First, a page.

(WBIR-Kingston) Inmates at Roane County Jail have been slowly working on an escape plan that could have been successful. Roane County Sheriff Jack Stockton said inmates have been breaking the interior fence, creating a decent sized hole.
"The wiring itself has been pulled away and clipped. I don't know what they used to clip it with, but it's easy to manipulate back and forth, just by using your hand," said Stockton.
The inmates were allowed outside, in a fenced-in area, for physical exercise three times a week. The sheriff said three or four inmates would line up, shoulder to shoulder, and block the security cameras while one inmate worked on breaking the fence.
"It shields them from being spotted," said Stockton. "And by the time we get an officer out there, they've already done their work, they're already done and kind of out mingling amongst themselves. There are actually 32 people out here at once."
Stockton said they would work in three or four minute increments, but they could have escaped in one day's time outside.
"Once you get started with it and let it break, it'll come out. In less than an hour, they'd be out. And once you get one piece out, it'll all fall. It's a domino effect," described Stockton.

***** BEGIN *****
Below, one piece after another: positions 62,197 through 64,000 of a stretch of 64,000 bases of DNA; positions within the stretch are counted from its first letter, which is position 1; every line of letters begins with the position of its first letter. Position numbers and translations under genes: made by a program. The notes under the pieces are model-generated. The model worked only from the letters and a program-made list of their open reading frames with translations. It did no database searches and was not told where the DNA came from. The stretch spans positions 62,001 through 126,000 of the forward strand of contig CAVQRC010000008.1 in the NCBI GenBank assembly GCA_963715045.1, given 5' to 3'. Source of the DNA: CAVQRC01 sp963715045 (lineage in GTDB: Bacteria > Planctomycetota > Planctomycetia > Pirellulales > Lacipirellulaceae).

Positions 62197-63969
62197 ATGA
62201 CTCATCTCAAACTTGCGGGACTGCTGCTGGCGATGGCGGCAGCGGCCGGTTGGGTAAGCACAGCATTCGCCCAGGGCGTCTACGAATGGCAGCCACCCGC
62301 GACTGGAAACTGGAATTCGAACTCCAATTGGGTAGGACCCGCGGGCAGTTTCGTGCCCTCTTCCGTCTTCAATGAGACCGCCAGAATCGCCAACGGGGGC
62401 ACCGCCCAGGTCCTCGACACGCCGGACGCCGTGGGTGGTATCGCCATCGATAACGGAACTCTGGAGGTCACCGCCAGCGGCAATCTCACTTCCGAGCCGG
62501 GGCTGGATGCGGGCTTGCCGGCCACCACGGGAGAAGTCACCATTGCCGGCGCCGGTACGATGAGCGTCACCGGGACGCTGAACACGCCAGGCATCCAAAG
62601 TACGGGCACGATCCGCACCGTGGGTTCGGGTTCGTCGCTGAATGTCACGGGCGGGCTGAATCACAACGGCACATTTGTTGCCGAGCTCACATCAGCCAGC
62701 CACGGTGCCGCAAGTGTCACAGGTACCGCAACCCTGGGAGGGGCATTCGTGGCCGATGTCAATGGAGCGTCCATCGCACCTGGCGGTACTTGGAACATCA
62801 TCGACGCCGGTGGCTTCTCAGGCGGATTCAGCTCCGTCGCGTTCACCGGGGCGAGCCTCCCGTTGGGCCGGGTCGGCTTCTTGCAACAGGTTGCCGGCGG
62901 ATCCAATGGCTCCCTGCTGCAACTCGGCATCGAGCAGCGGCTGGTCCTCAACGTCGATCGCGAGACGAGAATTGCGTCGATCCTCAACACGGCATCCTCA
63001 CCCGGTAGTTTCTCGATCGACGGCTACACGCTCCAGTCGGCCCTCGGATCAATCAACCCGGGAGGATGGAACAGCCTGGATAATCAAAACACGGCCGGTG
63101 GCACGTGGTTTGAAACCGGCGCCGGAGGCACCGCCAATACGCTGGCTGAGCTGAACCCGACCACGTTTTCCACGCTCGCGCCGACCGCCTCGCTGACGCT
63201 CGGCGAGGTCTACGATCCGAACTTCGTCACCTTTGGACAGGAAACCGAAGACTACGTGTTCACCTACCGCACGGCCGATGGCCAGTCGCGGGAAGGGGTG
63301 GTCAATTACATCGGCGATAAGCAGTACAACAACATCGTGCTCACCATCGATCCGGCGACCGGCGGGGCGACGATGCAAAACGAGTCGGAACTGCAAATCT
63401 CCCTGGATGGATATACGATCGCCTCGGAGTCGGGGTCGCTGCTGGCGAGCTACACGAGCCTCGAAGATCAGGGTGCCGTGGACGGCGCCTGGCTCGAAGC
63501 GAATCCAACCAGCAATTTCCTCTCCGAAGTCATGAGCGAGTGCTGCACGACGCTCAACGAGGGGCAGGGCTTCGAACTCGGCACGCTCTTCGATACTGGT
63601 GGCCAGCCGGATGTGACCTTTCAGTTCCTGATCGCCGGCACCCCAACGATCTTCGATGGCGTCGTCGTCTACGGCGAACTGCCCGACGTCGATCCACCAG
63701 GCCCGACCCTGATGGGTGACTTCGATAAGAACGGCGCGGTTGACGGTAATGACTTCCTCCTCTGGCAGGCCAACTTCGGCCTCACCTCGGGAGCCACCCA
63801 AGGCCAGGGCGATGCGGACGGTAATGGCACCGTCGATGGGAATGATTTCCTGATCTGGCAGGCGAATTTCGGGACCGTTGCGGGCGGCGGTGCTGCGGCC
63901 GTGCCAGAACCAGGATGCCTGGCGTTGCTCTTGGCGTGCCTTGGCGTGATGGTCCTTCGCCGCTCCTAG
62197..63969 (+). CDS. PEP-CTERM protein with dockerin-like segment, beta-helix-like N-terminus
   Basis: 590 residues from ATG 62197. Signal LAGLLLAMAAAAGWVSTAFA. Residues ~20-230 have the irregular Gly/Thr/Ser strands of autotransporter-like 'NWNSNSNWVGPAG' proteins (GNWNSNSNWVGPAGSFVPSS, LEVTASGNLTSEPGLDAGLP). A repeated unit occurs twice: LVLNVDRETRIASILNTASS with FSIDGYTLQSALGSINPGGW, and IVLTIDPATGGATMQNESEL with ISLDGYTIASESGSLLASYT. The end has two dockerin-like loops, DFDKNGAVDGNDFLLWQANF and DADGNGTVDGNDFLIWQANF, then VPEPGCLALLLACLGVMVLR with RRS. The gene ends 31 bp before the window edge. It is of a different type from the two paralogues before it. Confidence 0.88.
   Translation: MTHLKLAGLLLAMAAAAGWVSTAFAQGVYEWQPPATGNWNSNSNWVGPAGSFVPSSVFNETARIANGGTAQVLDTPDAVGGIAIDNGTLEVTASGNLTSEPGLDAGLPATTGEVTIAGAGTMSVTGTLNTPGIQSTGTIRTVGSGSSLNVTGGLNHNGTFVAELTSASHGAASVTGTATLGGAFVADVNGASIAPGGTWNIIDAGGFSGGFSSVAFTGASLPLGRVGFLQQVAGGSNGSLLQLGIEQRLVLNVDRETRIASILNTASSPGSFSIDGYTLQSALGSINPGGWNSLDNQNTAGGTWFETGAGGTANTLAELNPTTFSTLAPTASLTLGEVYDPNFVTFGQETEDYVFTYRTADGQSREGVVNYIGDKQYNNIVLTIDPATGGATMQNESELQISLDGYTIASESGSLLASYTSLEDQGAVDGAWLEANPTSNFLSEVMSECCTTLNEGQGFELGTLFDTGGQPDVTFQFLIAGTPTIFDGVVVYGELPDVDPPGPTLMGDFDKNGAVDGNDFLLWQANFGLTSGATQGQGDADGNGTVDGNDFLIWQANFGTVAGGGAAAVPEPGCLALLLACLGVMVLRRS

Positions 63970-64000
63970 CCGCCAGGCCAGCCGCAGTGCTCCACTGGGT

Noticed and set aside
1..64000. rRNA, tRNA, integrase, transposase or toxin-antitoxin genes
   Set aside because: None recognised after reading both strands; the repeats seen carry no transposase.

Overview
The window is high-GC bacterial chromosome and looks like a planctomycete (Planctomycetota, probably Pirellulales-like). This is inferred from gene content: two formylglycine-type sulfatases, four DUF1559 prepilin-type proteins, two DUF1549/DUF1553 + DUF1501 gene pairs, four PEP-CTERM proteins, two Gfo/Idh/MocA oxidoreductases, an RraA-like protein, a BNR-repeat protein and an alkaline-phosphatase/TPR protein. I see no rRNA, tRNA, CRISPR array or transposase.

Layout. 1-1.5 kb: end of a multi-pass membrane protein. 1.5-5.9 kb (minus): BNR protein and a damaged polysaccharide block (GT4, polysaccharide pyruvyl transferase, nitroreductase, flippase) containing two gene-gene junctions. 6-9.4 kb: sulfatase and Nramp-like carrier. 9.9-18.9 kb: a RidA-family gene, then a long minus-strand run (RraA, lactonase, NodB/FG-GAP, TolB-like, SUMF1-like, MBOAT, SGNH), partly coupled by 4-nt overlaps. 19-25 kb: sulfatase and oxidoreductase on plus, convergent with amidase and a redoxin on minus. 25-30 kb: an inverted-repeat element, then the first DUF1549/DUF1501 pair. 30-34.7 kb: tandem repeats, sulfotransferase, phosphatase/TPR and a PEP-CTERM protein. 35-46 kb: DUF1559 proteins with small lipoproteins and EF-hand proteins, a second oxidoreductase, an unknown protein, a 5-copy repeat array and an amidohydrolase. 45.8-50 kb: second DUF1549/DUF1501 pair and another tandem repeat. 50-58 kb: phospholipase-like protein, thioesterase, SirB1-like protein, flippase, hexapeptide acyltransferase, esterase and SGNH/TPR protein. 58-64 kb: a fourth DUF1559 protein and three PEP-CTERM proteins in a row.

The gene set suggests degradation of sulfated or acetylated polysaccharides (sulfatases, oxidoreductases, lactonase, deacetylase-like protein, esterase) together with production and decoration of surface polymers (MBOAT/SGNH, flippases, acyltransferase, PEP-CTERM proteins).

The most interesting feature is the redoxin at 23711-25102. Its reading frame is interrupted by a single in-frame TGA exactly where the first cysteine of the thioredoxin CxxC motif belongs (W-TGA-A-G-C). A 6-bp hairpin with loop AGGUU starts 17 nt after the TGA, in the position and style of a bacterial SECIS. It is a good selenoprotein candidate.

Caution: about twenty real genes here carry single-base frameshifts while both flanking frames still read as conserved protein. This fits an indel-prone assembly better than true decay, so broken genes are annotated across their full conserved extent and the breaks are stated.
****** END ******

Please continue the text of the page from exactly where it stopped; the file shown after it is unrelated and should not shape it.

A secondary fence sits about 20 feet from the hole in the inner fence, but the wiring on the exterior fence is even easier to manipulate.
"The wire is easier to twist and turn. And they could also climb under the fence right here," said Stockton. "And we have a lot of athletic inmates who could scale the fence easily. Then use the barb wire to scale down the other side, because the razor is on the inside."
Stockton said the Roane County Commission is working on a permanent fix, but it could cost up to $20,000.
"We're going to make some upgrades with a higher gauge wire and maybe a mesh screening. And we're going to bring in an architect to access the situation, also," said Stockton.
Until the fence is fixed, inmates cannot go outside. Stockton said that can create tension since the jail is already facing overcrowding issues.
"In the summer months, they like to get out and enjoy the sunshine," said Stockton. "It helps with tension and conflict. And it helps the officers, since it lowers their stress."
In the past, Stockton said inmates had almost gotten through a wedge between a door to the fence and the fence wiring until workers welded a solution.
Stockton said the inmates could also use pieces of the broken fence as a weapon, sharpening the ends on the concrete or jail floor.
Officials have not been able to pinpoint which inmates were responsible.